Amazing Bear Adventures In Anchorage

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Grizzlies & Glaciers Tour

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Can You See Bears Near Anchorage?

Anchorage is an outdoor mecca for the rugged adventurer. Perched on a peninsula that cuts into Alaska's Cook Inlet, the city is a hotspot for tourists visiting the southcentral region of the state. Anchorage has an urban flare and offers visitors the opportunity to explore Alaska’s cultural heritage, but it also offers wildlife enthusiasts the perfect playground to see native wildlife like Alaska bears!

Getting To Know Alaska’s Bears

Alaska is one of the only places in the world where you can see three kinds of bears: black bears (Ursus americanus), brown bears (Ursus arctos, and polar bears (Ursus martimus)! Brown bears and grizzly bears are classified as the same species, although brown bears live near Alaska’s coastal regions and grizzly bears are found inland. A fourth type of bear – the Kodiak bear – is a subspecies of the mainland brown bear, and can only be found on the Kodiak Archipelago. Of the 60,000 wild grizzly bears located in the whole of North America, 30,000 can be found in Alaska! Many of these grizzly bears are near Anchorage.

The Best Places To See Bears Near Anchorage

Some of the best places to see Alaska bears can be accessed via Anchorage! Keep reading if you are wondering where to see bears in Anchorage or how to get to a bear-viewing location from Anchorage! We have a list of Anchorage’s best bear hotspots just for you.

  • The Chugach Mountains – Anchorage sits at the foot of Alaska’s Chugach Mountains. Many mountain trailheads are just a short drive from the city’s downtown area, which means this is a great place to get outdoors for some quintessential Alaska activities, like hiking or wildlife viewing. If you are wondering where to see bears in Anchorage, the Chugach Mountains are probably your best bet. This incredible natural area is the closest place for you to see bears near Anchorage. Joining a guided wildlife tour is probably your best option for tracking down one of these magnificent creatures.
  • Katmai National Park and Preserve – if you want to see Alaska bears, Katmai National Park is the perfect place. Katmai is one of the premier brown bear viewing areas in the world. About 2,200 brown bears are estimated to live in this park. To get to the park, you will need to take a short floatplane ride from Anchorage. Visitors can watch bears fish for salmon in the Brooks River from one of four viewing platforms. Day trips to Brook Falls are very popular with tourists. Alternatively, you can book a multi-day stay at Brooks Lodge near the falls and spend as long as you like watching bears.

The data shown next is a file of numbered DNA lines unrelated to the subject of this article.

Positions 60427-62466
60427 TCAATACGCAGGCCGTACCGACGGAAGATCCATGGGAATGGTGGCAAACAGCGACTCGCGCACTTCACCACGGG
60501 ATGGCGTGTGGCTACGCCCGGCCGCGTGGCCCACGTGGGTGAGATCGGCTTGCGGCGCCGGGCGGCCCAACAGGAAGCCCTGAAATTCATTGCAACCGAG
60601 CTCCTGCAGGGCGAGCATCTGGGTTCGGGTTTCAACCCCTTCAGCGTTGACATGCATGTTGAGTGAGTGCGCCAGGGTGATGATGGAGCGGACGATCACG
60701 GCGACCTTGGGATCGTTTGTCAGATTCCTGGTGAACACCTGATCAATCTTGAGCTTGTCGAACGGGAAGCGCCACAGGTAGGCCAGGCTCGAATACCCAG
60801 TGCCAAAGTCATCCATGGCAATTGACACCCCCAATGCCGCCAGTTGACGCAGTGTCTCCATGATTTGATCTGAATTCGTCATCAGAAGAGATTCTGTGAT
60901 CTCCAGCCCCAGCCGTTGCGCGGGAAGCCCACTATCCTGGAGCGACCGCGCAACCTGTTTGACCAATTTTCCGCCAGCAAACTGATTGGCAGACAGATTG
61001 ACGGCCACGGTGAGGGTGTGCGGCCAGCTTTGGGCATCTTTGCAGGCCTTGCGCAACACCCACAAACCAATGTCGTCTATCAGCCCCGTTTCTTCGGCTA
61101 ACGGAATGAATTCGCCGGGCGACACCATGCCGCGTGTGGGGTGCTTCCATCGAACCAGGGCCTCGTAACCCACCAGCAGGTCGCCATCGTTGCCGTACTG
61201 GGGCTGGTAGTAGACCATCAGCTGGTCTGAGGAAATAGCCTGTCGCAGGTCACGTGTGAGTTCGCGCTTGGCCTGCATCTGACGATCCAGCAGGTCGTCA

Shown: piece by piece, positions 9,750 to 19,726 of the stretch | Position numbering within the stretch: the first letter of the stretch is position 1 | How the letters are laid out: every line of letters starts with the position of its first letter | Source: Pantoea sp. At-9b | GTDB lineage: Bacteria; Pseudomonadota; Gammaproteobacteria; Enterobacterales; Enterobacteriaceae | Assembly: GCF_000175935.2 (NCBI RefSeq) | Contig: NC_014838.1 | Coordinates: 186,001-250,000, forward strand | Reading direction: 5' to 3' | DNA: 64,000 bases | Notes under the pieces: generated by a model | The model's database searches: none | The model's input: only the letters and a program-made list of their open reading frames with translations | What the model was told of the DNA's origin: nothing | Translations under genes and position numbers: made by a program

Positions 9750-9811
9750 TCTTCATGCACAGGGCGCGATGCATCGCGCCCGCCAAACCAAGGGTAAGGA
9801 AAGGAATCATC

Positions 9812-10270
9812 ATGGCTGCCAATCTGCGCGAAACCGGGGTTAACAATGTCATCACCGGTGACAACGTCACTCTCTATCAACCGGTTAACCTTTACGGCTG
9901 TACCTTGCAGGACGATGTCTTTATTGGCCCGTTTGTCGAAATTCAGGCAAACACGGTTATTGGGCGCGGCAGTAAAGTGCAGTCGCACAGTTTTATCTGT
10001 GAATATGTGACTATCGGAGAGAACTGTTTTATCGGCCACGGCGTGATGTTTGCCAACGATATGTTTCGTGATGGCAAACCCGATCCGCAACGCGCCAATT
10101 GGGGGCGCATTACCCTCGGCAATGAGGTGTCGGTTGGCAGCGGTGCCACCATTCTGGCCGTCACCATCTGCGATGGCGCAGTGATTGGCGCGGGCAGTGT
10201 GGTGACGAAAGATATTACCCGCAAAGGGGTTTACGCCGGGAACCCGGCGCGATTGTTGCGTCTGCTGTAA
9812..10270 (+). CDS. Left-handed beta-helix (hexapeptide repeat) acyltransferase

• The McNeil River State Game Sanctuary – this sanctuary is located just north of Katmai National Park and Preserve on the Alaska Peninsula and protects the world's largest concentration of brown bears. The 200-square-mile sanctuary is 100 air miles west of Homer but requires a permit for visitors to visit. The McNeil River State Game Sanctuary is so famous, in fact, that the Alaska Department of Fish and Game stages a lottery to dole out permits. Each year, people enter their names to hopefully win one of the 185 permits that are available. Highlights at this bear-viewing spot near Anchorage include seeing 20 or more bears feeding at the falls. Some visitors have reported seeing up to 74 bears at one time!
  • Lake Clark National Park – Like Katmai National Park and Preserve, Lake Clark is only accessible to tourists by air. Three of the most popular areas for bear viewing are Silver Salmon Creek, Chinitna Bay, and Crescent Lake. At Silver Salmon Creek, on the Cook Inlet coast, brown bears can be seen grazing in sedge meadows, fishing, or digging for razor clams on the beach. In recent years, park biologists have counted as many as 219 brown bears within a 54-square-mile area on the coast. There are not many places in the world where you can find as many bears living in such a small area, which makes it a perfect place for wildlife enthusiasts to see Alaska bears near Anchorage.
  • Redoubt Bay - Redoubt Bay is located just outside Lake Clark National Park. Tourists arrive from Anchorage after a 45-minute floatplane ride. This remote location is great for kayaking, wildlife viewing, and fishing. Visitors can view Alaska black and brown bears in their natural habitat on a guided, fly-out Alaska bear-watching trip from Redoubt Bay Lodge, where they can stay for a few nights and enjoy bear-viewing opportunities with resident naturalists.

What Is The Best Time To See Bears In Alaska?

If you want to see Alaska bears during your visit to Anchorage, one of the easiest things for you to do is to follow the fish! The best bear viewing opportunities depend on the annual salmon runs. Salmon are a key reason bears near Anchorage (and in other parts of the state) gather in certain locations in such high numbers. If you are looking for a truly spectacular bear-viewing experience, timing your visit with local salmon runs is key.

Another thing to remember is that bears are most active from mid-May to mid-September. During this time of the year, bears are searching for beach grass, salmon, and shellfish to prepare for the months of winter hibernation. Bears typically hibernate from November to April, so you want to make sure that you visit Alaska during the summer months to see them in action.

A Bear-y Good Time In Anchorage

If you want to see Alaska bears, visiting Anchorage is a great place to start. The city has many tour operators that can fly you to the state’s best bear-viewing locations to see bears near Anchorage for half-, full-day, or multi-day tours. Come for the adventure, and stay for a bear-y good time.

Download all three Alaska tour brochures for tour dates and pricing.